Her mindset extends beyond candy land. Street conceived and shepherded another item, Daisy's Roses Basket Treats Exclusive Whipped Hair & Body Butter, which is sold in nearly a dozen Whole Foods stores in four states.

"Even though it is sold in Whole Foods," she emphasized, "it will be in here also."

'Won't steer me wrong'

Having a mother with a shop on the south side of the street adds another layer to the mother-daughter dynamic. With six years of experience behind her, Bell said, "Now I go to her for advice! She'll say, 'Ma, I think this is a good idea for your business.' She actually helped me start a children's line" of jewelry. I know neither one of my kids would steer me wrong."

Bell 's other daughter, Monique, 33, owns a beauty salon in Bowie. She received her training through Laurel High's cosmetology program.

Bell , 55, who opened her shop on Dec. 16, noted that the string of snowfalls hurt her startup, but is thankful that the Laurel Health Food store, directly next door, has generated solid foot traffic. Bell , who lives in Laurel Lakes, said she worked for Comcast for 18 years. "I was tired. I took the retirement package and asked the Lord, `don't ever let me work for anybody else again.' I also asked the Lord for an old town setting like Mayberry, and I got it, right on Main Street. I got both."

Bell said she's on the road a lot, traveling to gem shows at places like National Harbor, Timonium and Chantilly, Va. "When I go, I take a few thousand dollars, and believe you me, I spend it all."

Each individual piece, she said proudly, is crafted at her office inside her Laurel Lakes home. Bell knows goodwill is a key part of any business. "I've got a few people who say, `hey, Miss Vicki, I don't have money, can you put this on layaway?' I'll work with them. I'm holding a piece item for a lady who said she can't pay me for two months. That's OK." And if, at the end, the customer ends up not buying it, "I'll put it back in the window. I'll sell it."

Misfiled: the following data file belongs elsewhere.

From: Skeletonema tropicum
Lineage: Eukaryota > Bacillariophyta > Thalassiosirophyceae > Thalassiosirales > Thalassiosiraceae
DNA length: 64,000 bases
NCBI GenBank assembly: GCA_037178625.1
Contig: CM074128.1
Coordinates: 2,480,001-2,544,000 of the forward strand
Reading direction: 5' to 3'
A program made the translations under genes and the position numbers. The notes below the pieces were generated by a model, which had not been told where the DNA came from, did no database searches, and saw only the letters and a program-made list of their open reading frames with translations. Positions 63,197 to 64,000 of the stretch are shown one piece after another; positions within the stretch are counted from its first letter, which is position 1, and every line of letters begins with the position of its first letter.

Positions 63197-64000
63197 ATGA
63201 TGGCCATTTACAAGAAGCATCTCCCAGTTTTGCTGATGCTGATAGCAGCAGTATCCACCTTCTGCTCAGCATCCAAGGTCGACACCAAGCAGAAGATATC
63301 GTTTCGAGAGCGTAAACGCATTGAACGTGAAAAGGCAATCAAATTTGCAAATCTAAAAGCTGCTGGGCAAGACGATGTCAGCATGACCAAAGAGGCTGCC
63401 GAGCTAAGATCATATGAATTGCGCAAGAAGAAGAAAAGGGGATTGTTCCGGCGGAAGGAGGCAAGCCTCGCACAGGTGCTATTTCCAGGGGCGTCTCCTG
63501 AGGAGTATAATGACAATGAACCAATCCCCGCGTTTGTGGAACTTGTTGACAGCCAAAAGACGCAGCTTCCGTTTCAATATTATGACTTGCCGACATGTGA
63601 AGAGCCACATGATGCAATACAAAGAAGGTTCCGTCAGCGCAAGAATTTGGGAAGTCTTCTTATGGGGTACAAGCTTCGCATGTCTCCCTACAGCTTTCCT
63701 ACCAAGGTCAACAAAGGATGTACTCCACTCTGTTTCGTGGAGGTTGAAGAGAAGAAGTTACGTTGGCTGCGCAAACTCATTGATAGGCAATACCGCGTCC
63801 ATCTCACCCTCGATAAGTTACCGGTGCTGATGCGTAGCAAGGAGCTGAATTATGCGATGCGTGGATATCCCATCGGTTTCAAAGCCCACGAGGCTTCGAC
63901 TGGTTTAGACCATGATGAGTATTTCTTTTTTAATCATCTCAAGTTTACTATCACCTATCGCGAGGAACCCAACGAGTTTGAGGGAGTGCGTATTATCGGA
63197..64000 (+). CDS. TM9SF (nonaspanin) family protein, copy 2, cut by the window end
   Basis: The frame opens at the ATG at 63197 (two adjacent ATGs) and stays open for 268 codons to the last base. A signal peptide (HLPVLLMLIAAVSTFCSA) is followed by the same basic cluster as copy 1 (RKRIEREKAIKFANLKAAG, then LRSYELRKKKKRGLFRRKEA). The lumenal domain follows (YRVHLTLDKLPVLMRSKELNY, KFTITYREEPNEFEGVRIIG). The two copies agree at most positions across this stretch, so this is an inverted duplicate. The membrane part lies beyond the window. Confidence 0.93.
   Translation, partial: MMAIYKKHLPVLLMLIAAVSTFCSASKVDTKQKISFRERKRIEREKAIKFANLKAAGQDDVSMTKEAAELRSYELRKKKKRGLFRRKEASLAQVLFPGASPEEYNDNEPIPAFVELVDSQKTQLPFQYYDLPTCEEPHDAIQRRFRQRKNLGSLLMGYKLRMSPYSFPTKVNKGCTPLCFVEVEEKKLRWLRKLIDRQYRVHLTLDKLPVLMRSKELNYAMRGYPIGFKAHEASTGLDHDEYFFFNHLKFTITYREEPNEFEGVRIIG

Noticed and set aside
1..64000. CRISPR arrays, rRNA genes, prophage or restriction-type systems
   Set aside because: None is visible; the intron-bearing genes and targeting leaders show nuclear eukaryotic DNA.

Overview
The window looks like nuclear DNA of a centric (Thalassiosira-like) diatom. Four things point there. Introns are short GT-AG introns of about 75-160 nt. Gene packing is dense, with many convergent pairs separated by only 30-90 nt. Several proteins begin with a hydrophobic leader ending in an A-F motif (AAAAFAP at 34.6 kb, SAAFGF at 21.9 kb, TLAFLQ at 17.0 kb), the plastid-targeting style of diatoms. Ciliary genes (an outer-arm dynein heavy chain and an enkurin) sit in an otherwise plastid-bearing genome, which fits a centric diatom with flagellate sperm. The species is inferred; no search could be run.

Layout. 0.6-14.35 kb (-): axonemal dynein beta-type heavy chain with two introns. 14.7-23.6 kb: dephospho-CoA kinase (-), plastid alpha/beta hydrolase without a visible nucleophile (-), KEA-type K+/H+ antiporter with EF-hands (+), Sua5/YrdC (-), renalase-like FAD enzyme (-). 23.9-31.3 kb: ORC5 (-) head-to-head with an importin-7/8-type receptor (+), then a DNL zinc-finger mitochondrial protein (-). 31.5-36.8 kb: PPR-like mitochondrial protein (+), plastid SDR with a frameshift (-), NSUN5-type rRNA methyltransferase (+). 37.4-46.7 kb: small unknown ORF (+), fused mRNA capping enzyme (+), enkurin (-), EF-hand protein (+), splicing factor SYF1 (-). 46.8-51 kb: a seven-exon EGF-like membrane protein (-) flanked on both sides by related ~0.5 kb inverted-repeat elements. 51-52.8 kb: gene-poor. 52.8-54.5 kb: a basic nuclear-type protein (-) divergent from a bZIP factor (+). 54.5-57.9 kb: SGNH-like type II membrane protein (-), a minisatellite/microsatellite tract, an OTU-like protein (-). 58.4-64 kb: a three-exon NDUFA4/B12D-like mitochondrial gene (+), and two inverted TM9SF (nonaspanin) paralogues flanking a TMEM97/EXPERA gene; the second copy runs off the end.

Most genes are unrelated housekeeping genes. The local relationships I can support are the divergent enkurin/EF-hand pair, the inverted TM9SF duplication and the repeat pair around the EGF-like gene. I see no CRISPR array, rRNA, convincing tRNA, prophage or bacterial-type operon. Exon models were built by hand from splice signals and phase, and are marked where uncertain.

Beginning with her early days in Upper Marlboro, Streets said she has worked hard building up a portfolio of loyal customers who crave her galaxy of gourmet products. One of her longtime patrons, Keisha McIntire, remarked that she hired Streets to do the dessert table at her wedding last fall.

"We had strawberry apples, all different kinds of goodies," said McIntire, 41, who works for the District of Columbia attorney general's office. "I can't even begin to describe what she does, and I'm a classy person! She takes it to a whole other level. Her things are a work of art." McIntire also said she is planning to use Streets again for her daughter's 16th birthday party, "and to help me at a few more events."

McIntire said she was impressed with the selection that Bell offered. "I had never met her mom. I was at the grand opening and I went across the street and found some great handmade earrings for my daughter's godmother. The pieces were really good."

"We have waited a long time for a business like Basket Treats to brighten up Main Street," said Alicia Fields, business services coordinator for the city Main Street." Streets' interior décor, with all of the gumballs, candy treats and soon to come candy-covered apples and cupcakes, likens itself to Being in Charlie's Chocolate Factory; literally, a kid in a candy store.

Fields said with the approval earlier this week of the shop's signage by the Historic District Commission, Streets may have the signage up "as early as Friday, just in time for the Main Street Festival. And her mother does have a beautiful hand-crafted jewelry store across the street. It is also appropriate for Main Street. It is a great sign that we have creative proprietors establishing their businesses in downtown Laurel ," Fields added.


The enthusiastic Streets said she looks ahead to the installation of new signs announcing her arrival. She expects a bakery case and an ice cream case. And she is ready for Saturday's Main Street Festival -- and every day after that.


"I want to make some noise here, bring life back to his area of Main Street. And I want to help my mom do it, too."